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If a character is stealthing, let's say in total concealment, and its target perceives it by beating its stealth roll, then does the stealthing character have CA against the target?

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You gain CA against a foe (via stealth) by being hidden from it.

From the Rules Compendium, page152, Stealth:

Opposed Check: Against the passive Perception of each target creature present. ...

Success: The creature becomes hidden from the target.

If you don't win the opposed check, you're not hidden. If you're not hidden, you don't get combat advantage.

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I completely agree. The issue that arises is when 4e gets all wacky in its verbiage. They say total concealment equals invisible somewhere and that invisible means you get CA. Folks get confused that even if a foe is invisible if you roll perception and despite all those minuses you perceive them, you get no CA. Incidentally, there is another issue that arises from your answer. The unnecessary addition of the passive perception. Either active or passive perception may be used and in either case if the perception score beats the stealth score the target is no longer hidden and has no CA. – Chet Aug 2 '12 at 5:58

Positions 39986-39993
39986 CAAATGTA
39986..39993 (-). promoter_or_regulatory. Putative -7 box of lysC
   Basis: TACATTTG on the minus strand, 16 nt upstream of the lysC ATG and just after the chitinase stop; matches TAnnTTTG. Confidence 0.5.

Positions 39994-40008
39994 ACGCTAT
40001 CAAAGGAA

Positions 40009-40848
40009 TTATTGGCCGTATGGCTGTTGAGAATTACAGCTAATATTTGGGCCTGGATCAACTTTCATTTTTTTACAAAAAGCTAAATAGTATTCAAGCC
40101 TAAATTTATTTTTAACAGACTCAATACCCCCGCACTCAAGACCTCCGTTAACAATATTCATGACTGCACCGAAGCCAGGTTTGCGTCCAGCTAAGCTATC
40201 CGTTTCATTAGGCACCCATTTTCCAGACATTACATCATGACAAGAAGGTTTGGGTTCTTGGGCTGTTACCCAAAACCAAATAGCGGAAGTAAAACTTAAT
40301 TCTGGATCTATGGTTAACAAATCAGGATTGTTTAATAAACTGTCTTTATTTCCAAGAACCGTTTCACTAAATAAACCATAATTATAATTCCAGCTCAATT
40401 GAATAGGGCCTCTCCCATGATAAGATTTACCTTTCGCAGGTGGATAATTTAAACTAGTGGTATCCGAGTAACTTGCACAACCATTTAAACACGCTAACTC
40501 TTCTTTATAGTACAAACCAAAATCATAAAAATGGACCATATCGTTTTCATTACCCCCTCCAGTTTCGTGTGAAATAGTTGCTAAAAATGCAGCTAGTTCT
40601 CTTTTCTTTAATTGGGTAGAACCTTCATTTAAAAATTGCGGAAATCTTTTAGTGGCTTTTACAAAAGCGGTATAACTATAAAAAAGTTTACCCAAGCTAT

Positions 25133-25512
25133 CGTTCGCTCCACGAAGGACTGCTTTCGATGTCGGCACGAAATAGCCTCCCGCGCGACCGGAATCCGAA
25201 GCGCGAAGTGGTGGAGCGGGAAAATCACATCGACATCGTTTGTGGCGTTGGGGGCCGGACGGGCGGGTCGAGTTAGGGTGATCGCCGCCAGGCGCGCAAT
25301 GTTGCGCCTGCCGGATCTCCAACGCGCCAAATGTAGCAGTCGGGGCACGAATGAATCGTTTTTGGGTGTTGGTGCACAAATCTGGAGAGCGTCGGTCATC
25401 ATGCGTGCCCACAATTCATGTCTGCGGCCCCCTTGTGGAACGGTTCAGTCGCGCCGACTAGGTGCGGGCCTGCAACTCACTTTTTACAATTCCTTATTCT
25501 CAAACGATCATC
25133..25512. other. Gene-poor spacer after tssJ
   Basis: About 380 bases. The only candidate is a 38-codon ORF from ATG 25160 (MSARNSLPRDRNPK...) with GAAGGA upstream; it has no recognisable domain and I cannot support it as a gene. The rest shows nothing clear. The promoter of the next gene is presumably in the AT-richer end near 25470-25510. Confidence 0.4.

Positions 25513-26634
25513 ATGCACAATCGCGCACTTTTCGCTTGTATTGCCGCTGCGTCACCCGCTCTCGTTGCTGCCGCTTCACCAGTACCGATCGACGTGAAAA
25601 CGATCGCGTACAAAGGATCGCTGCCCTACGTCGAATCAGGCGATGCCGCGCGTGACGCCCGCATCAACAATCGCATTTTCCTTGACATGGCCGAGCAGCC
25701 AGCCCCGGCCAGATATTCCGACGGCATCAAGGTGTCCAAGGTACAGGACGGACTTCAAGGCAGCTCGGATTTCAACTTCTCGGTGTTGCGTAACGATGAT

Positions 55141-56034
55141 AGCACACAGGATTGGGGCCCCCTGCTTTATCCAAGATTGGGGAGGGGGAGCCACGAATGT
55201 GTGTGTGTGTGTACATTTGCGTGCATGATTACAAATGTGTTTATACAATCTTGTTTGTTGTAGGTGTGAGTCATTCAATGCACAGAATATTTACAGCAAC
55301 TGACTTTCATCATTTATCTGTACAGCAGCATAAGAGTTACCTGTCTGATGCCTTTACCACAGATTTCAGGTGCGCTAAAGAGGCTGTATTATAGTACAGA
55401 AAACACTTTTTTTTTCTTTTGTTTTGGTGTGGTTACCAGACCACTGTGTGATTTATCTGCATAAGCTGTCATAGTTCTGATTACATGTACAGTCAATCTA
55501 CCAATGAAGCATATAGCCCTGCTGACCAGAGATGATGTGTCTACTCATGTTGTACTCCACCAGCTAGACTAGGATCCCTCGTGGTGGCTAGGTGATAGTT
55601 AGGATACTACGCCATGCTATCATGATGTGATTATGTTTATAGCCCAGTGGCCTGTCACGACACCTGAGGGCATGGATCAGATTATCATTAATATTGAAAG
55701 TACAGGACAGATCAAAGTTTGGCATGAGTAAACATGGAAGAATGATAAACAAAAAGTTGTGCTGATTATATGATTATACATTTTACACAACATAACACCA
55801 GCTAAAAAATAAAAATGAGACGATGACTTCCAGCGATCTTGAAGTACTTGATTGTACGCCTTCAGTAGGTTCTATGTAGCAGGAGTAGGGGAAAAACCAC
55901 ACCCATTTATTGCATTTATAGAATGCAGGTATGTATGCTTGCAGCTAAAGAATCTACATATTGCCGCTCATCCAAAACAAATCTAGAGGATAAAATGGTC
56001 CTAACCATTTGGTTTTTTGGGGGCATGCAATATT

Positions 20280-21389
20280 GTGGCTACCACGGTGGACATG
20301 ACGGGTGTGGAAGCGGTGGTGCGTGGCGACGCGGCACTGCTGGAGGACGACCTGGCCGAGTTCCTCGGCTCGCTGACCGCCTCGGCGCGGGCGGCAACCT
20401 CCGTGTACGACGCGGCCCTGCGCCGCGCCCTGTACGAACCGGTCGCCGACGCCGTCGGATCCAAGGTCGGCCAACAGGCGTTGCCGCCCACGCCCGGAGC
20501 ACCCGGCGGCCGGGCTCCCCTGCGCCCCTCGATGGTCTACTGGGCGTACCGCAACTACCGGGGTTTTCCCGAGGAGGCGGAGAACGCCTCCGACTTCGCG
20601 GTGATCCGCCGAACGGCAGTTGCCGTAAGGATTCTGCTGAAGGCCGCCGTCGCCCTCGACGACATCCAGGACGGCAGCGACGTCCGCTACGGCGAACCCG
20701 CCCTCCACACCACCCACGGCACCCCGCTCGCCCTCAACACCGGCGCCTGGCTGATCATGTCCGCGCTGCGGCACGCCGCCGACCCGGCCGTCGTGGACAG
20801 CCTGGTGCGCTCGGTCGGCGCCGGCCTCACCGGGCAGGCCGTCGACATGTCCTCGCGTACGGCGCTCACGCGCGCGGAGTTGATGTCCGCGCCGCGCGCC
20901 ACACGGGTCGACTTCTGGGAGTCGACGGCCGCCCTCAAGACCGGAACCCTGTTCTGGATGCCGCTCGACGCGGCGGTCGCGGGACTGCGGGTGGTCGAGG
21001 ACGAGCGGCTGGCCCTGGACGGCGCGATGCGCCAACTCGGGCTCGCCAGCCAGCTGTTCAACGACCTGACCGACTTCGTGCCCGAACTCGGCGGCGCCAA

If you are invisible you have total concealment. The RAW are: "Total Concealment (-5 Penalty to Attack Rolls): An attacker takes a -5 penalty to melee and ranged attack rolls against a target that has total concealment. The attacker can’t see the target: It is invisible, in a totally obscured square, or in a heavily obscured square and not adjacent to the attacker." The important thing to note is the or in that last sentence. Total Concealment does not equal invisibility, but invisibility does equal total concealment. – madrius Aug 2 '12 at 17:49
Oooo Madrius that is a helpful distinction. TY – Chet Aug 2 '12 at 19:21
glad to be of help! – madrius Aug 2 '12 at 23:18

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